There are so many reasons we might have for not connecting to a book, and many of them are sociocultural. Professor Catherine Sheldrick Ross highlighted a number of these in her paper on how folks choose the books they read.

First of all, whether one enjoys reading at all is impacted by whether or not one’s family of origin fostered a love of reading and how one’s schooling succeeded (or didn’t) at teaching literacy.

Once we decide that reading for pleasure is our jam, we then develop various strategies for choosing our next read. We each have our own trusted recommendation sources, genres we turn to again and again, story elements we seek out, authors we feel devoted to, and shifting moods that inform what type of book we’d like to read at any given moment.

But the books we’re aware of — the pool of books from which we’re choosing — can grow or shrink depending upon which titles publishing houses choose to publish and promote, which titles the media uplifts, and which titles bookstores, book clubs, and libraries make accessible to readers.

And our success in choosing the best book for our next read is a muscle that must be flexed. “Each successful book choice makes it more likely that the beginning reader will want to repeat the pleasurable experience by reading something further, and each book read contributes to the bulk of reading experience that increases the reader’s ability to choose another satisfying book,” writes Ross. “Contrarily, each unsuccessful choice decreases the beginning reader’s desire to read, which in turn reduces the opportunity to gain further experience from interaction with books.”

I’d argue that this is true not only for the beginning reader, but for the lifelong reader as well. Personally, the more books I DNF, the more hopeless I feel, and the less patience I have for the next book I try.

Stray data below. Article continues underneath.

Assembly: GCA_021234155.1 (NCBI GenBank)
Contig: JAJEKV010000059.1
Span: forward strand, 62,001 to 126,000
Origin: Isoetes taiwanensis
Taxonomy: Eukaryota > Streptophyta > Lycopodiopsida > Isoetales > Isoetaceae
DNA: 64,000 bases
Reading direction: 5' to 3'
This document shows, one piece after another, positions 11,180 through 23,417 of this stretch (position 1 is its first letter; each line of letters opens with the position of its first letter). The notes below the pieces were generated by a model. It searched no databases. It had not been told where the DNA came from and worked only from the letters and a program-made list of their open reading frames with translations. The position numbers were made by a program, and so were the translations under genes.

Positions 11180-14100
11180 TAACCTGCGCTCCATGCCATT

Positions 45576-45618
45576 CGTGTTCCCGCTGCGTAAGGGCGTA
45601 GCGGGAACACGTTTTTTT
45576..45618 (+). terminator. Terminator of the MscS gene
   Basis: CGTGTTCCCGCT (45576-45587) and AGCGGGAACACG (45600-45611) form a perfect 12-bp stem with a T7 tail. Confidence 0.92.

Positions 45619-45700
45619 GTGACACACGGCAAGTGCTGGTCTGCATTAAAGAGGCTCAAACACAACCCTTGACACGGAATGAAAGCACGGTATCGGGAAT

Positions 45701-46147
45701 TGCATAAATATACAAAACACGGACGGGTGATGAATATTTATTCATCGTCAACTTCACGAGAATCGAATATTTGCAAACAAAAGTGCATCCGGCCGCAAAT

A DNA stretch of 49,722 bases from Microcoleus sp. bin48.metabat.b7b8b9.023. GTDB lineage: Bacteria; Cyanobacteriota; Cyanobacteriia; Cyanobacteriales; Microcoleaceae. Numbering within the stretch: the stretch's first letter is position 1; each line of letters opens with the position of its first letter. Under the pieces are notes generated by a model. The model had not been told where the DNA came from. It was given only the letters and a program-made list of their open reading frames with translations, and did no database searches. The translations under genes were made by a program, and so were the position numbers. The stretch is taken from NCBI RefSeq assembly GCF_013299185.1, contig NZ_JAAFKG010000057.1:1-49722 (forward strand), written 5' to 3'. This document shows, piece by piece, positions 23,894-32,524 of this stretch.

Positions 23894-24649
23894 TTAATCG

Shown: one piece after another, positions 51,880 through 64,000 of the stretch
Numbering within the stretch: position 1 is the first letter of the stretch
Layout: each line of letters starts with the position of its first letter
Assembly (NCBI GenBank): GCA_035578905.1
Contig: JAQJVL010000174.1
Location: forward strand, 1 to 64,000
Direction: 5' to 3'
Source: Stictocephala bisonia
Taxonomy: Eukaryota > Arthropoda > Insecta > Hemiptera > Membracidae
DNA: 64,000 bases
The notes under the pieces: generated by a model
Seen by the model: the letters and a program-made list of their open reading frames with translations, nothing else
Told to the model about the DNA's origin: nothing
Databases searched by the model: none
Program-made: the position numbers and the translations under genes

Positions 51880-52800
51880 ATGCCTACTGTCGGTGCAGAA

Ross breaks it down even further. “Each instance of a reader’s engagement with a particular book takes place within a personal context that includes the following,” she writes. “[T]he reader’s literary competencies derived from previous experiences reading books; the reader’s preferences developed during a lifetime of reading; and events going on in the rest of the reader’s life at any particular time, which in turn relate to the reader’s mood and time available for reading. These personal factors determine what the reader means at any given time by ‘a good book.’”

But Maybe We Need to Be Ruthless

Even though my reader’s block seems to become more firmly entrenched the more books I DNF, linguist and researcher Stephen Krashen theorizes in his book, The Power of Reading, that our ability to give up on a book is crucial to our ability to enjoy reading. He refers to this skill as “free voluntary reading,” and defines it as “putting down a book you don’t like and choosing another one instead.”

And this makes sense, reading slumps be damned. After all, how popular or positively reviewed a book is does not guarantee you’ll enjoy it. And you don’t have to. I think one reason I’ve been so quick to give up on books in recent years is the realization that I will die having not read all of the books I want to read. Why waste time on a book I don’t feel excited to pick up again when there are so many other books to get through?

If you’re interested in the other strategies I use to keep the book train chugging along, check out my post on the 7 Convoluted Rules I Put in Place to Prevent TBR Overwhelm. Because when you’re overwhelmed by choice, something’s gotta give.